Билеты по английскому для юристов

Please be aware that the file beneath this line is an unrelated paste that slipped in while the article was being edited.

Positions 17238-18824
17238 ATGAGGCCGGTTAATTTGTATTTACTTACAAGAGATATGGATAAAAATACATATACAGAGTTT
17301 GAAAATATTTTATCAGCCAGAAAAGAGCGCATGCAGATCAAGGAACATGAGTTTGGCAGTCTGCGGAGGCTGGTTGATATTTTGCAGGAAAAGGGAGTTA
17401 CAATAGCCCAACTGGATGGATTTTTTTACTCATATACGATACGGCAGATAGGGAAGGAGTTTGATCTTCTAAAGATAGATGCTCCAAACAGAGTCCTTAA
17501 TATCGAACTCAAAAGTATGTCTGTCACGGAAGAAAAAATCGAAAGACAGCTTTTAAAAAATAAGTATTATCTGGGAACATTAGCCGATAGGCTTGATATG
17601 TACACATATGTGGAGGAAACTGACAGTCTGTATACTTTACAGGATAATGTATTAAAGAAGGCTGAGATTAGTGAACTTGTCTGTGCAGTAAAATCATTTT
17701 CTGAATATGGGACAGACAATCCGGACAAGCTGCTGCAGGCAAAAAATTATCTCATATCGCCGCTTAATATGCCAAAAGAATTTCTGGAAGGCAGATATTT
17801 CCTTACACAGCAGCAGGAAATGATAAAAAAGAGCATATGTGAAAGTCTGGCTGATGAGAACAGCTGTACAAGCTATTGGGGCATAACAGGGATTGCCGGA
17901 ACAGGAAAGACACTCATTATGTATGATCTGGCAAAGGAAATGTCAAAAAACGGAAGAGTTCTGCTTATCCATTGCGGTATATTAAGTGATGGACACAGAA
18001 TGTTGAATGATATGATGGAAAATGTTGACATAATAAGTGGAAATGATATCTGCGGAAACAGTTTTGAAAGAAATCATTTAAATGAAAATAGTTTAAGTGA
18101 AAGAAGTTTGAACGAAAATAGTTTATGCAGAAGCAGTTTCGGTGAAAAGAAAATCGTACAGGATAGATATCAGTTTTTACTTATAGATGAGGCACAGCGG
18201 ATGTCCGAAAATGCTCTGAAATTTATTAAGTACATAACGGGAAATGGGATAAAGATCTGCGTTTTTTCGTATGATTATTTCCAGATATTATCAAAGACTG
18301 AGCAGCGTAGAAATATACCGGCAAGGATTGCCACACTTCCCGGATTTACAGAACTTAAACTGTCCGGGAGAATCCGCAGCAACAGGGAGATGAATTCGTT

Magistrates' Courts Magistrates' Courts are the people's courts, formerly known as police courts, the lowest tier in the criminal justice system. There are around 28,000 lay magistrates sitting in the 700 or so courts in England and Wales (the system is different in Scotland and Northern Ireland). They deal with more than two million cases a year, and perform a variety of other functions as well. Their main job is to deliver 'summary justice' to people charged with less serious crimes (grave offences are dealt with at the Crown Court). 8 Crown Courts Crown Courts have existed only since 1972. When there is a jury, the judge's role is limited to deciding matters of law and summing-up to the jury. The jury decides whether the defendant is guilty or not guilty. There are 94 Crown Court centres in England and Wales, many of them consisting of several courtrooms. The most famous Crown Court in England, and perhaps, the most famous court in the world, is the Old Bailey. Officially the Central Criminal Court, it stands on the site of Newgate prison, and was completed in 1907. The Crown Court acts also as the appeal court against both convictions and sentences by magistrates. When the appeal is against conviction, the Crown Court judge re-hears all the evidence that witnesses have already given in the lower court, but there is no jury. For all appeals the judge sits with two, three or four lay magistrates. County Courts Just as the Magistrates' Courts deal with the vast majority of criminal. cases, county courts take on most of the smaller civil cases. In general, they deal with breach of contract or tort cases involving up to 5,000 pounds. They also have jurisdiction over most matrimonial matters. They can grant divorces and make a range of orders relating to money, property and children. There are county courts all over England and Wales, around 270 altogether. The judges have the rank of circuit judge, the same level as those who sit in the Crown Court. The High Court The 81 High Court judges are distributed between the three divisions, which have their home in London's Royal Courts of Justice, an eccentric Victorian Gothic building on the Strand, with outposts in some 25 large provincial towns and cities. The biggest of the divisions, with the widest jurisdiction, is the Queen's Bench (King's Bench). Its most important function is as the main civil court for disputes involving more than 5,000 pounds. Claims for money owing, and actions for damages arising from motor and work accidents are the High Court's main folder. It also deals with suits for libel. The division also includes a Commercial Court, which specialises in large commercial disputes, and an Admiralty Court for shipping cases. The Family Division deals with divorce; disputes between warring spouses involving children, property or money; adoption, wardship, and other questions affecting children. The Chancery Division deals with tax, interpretation of wills, companies, settlements, trusts, and various other issues affecting finance and property. The Court Of Appeal The Court of Appeal is the main repository of dissatisfaction with the decisions of lower courts. Above it is the House of Lords. There are two divisions of the appeal court: the head of the Criminal Division is no less than the Lord Chief Justice, the country's top judge. The Civil Division is led by the Master of the Rolls. It is yet another oddity of the system that these, the two most senior judges, do not sit in the most senior court, the House of Lords. The Civil Division hears appeals from the High Court as well as from county courts and a few more specialised courts. The House Of Lords The House of Lords is the final arbiter not only of all English law, but also of Scottish civil, though not criminal, law. The Law Lords do not deliver judgements like all other judges, they make speeches. They do not come to a decision, they take a vote on a motion that the appeal be dismissed or allowed. Some Other Courts The Judicial Committee of the Privy Council. Its jurisdiction is now confined to hearing appeals from the remaining colonies, and from those former British territories which have chosen to retain it as their final appeal court. The judges of the Privy Council are predominantly the same Law Lords that normally sit in the House of Lords, with the addition, every now and again, of eminent judges from Commonwealth countries, The Employment Appeal Tribunal was set up following the great increase in recent years of disputes arising from employment, especially involving unfair dismissal or discrimination. The court hears appeals from industrial tribunals. Every case is heard by a High Court judge and two lay members chosen for their knowledge and experience of industrial relations: trade union officials, for instance, and representatives of employers' organizations. The Restrictive Practices Court which is of the level of the High Court, has various powers to stop or control restrictive or monopolistic practices in the supply of goods and services - for example, agreements between ostensibly competitive companies to charge a minimum price for their products, against the interests of the consumer. Coroners' Courts. Coroners, who must be qualified lawyers or doctors, have a duty to hold public inquests into any violent, unnatural or suspicious death, or in the case of a person dying suddenly without any obvious cause, or in prison or in police custody. Coroners' inquests are not trials, but witnesses are called, and there is often a jury who decide on the manner of death - suicide, unlawful killing, misadventure or accident - or (where they are not sure) return an open verdict. Tribunals. Outside the normal hierarchy of the courts, flourishes a parallel structure of administrative and judicial bodies lumped together under the genera! description of tribunals. Some of them have been in existence for a century or more, but they have proliferated especially in the last thirty years, since the creation of the welfare state. The sixty or so tribunals cover a wide range of subjects, from tax to mental health, from forestry to patents. Some of the most important and widely used are the industrial tribunals, where workers can claim compensation for unfair dismissal; the supplementary benefit appeals tribunal; rent tribunal; and the immigration appeals tribunal. The tribunals differ in their membership and rules of procedure, but they all conduct themselves according to the principles of justice used by the courts. Two Foreign Courts Two courts outside Britain's boundaries have recently come to play a big part in her affairs. The two deal with completely different issues, and belong to different regional institutions, The European Court (more properly, the Court of Justice of the European Community, called the European Union - EU - since 1993) sits in Luxembourg. It is the court of the EU, and therefore Britain, as its member, is under its jurisdiction on matters affecting the EU. The European Court of Human Rights sits in Strasbourg (France) and operates under the umbrella of the Council of Europe.